Naomi Alboim is the senior policy fellow at the Canada Excellence Research Chair in Migration and Integration at Ryerson University and was actively involved in the Indochinese and Syrian refugee movements. Karen Cohl is a consultant specializing in access to justice and immigration policy issues.
The planes are arriving. They are bringing to Canada people who fear retribution, oppression or death from the Taliban, now firmly in control of Afghanistan. These arrivals are part of the federal government’s commitment to resettle vulnerable Afghan nationals. Officials estimate this will include 6,000 people from within Afghanistan and 15,000 who have managed to flee the country. With minimal opportunities for people to make it safely to the Kabul airport, let alone get on a plane, and with borders to neighbouring countries closed, Canada may be hard pressed to reach these numbers quickly. The reality is that many Afghans are trapped in their landlocked country, unable to escape by land, sea or air.
The immediate priority must be to get vulnerable people out of Afghanistan, whether they are at risk for having helped the Canadian government or for their human rights advocacy. Women leaders are particularly vulnerable and urgently need help to exit the country. But this cannot be our sole focus. We must also create systems to help Afghan refugees to settle successfully in our communities. In this regard, there is much to learn from previous crises where Canada welcomed large numbers of refugees.
Although every refugee movement requires tailored solutions to address unique circumstances, Canada’s success with Indochinese refugees from Vietnam, Laos and Cambodia (after the fall of Saigon in 1975) and Syrian refugees (after the civil war began in 2011) is particularly instructive. An overarching lesson from these two movements is that the involvement of ordinary Canadians – in addition to governments, the private sector, and civil society organizations – can have a huge and positive impact.
One way that members of the public and civil society organizations make a difference is by being vocal about their support for a strong government response. In 2015, public outrage and concern helped to make Syrian refugees a federal election issue, garnering strong commitments from all political parties. An initial target of resettling 1,300 Syrian refugees, set by the Conservative government in 2013, became 25,000 after the Liberals came to power two years later.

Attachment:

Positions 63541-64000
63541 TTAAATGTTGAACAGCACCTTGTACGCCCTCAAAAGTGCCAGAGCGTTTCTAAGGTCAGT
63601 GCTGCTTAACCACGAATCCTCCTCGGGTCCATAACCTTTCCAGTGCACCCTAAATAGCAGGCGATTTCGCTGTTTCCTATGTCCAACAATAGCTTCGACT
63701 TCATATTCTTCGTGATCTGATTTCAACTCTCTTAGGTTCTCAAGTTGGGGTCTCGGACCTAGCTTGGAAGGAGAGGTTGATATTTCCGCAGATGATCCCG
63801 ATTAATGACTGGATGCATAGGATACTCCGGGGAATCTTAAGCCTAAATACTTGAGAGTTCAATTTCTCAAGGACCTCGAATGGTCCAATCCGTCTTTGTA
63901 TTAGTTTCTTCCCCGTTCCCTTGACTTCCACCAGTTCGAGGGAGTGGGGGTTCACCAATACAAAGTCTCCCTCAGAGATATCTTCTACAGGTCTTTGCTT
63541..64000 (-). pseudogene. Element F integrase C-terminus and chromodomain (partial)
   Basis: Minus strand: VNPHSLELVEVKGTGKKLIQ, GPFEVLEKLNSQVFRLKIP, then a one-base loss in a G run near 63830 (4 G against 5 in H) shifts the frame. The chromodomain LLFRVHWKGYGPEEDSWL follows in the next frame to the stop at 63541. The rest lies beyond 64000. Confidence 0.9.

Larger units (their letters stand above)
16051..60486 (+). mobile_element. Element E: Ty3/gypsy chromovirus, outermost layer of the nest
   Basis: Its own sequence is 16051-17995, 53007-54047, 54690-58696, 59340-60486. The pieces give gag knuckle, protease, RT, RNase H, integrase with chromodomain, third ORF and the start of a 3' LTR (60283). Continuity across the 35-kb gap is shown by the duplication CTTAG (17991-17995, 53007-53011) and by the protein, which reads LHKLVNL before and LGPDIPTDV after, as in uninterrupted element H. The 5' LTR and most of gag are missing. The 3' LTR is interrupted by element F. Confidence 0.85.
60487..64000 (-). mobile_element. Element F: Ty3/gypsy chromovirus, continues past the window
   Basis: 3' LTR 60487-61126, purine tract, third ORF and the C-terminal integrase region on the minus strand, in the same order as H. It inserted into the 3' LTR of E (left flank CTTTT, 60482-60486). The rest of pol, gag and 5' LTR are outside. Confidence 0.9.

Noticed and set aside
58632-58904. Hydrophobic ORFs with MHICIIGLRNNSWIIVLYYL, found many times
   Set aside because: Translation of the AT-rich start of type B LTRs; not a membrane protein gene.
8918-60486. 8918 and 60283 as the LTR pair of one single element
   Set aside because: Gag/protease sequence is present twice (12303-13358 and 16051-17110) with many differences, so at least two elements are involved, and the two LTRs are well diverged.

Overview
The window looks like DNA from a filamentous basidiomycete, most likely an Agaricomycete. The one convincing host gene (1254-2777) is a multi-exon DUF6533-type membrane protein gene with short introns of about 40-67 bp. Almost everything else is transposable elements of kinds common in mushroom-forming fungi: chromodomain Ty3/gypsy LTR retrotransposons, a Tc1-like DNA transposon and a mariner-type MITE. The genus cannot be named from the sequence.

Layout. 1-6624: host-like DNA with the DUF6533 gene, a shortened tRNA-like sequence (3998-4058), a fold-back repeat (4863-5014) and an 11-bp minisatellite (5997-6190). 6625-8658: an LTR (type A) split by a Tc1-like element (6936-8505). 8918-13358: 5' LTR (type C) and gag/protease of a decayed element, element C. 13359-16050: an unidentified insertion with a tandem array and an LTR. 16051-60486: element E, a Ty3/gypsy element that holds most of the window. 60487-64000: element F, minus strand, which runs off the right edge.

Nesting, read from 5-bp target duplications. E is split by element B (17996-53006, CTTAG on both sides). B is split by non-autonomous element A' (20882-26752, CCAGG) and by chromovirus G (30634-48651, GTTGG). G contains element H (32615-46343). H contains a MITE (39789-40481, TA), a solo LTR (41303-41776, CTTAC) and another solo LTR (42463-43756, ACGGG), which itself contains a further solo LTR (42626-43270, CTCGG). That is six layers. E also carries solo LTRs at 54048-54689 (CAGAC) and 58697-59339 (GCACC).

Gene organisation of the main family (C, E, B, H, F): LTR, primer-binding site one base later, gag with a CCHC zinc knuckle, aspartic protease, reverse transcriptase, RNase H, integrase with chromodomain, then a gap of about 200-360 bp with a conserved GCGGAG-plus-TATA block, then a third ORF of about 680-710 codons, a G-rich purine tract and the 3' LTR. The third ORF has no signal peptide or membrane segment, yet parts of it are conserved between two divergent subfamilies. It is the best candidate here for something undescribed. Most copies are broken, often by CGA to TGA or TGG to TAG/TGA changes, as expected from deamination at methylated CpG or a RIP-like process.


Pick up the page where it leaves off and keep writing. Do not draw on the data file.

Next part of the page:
Iconic photos of capsized boats and a young child who didn’t survive the journey were factors in galvanizing Canadian support in the past. Heart-wrenching images emerging from the Kabul airport could potentially have a similar effect. Canadians may feel especially motivated to help the two categories the federal government has prioritized: people who helped the Government of Canada, and those who fought for human rights and democracy, principles highly valued in Canada. These individuals and their extended families are clearly in grave danger.
While many potential refugees remain trapped in Afghanistan, those who fled to other countries before the Taliban took control are eligible for private sponsorship. The people being airlifted directly from Kabul and arriving in Canada as government assisted refugees could also benefit from being matched with groups interested in private sponsorship. This would give those refugees the benefit of the personal relationships, networks and cross-cultural connections that privately sponsored refugees typically enjoy.
For such approaches to work, authorization for sponsorship agreement holders to help Afghan refugees will need to be above and beyond any existing caps. And the lists of persons and families at risk being compiled by veterans, human rights groups, Afghan organizations, and family members in Canada should be consolidated to assist in the matching process. Private sponsorship would also be enhanced by creating a community organization modelled after Operation Lifeline and Lifeline Syria, which formed during the Indochinese and Syrian crises respectively to train sponsors and match them to refugees. Now is the time to create Lifeline Afghanistan with the leadership of Canadian Afghan organizations, like the Afghan Women’s Organization, working closely with other civil society organizations.
Another lesson from previous refugee movements is that Canada’s commitment must be long-term. The dangers abroad do not stop once Canada has reached its initial target for refugees, and the need for reunification with extended family members can take many years to resolve. Canada is still accepting Syrian refugees, although considerable frustration exists due to lengthy processing lags now that this movement is no longer a top priority.
Canada has responded to refugee crises before and we can do it again. We have the infrastructure on the ground, a robust settlement sector, an engaged Afghan community, and above all a Canadian public with a history of coming forward to do their part. We are in the middle of another federal election. It is time to speak up.
Read this op-ed as it originally appeared in the Globe & Mail on August 25, 2021, here.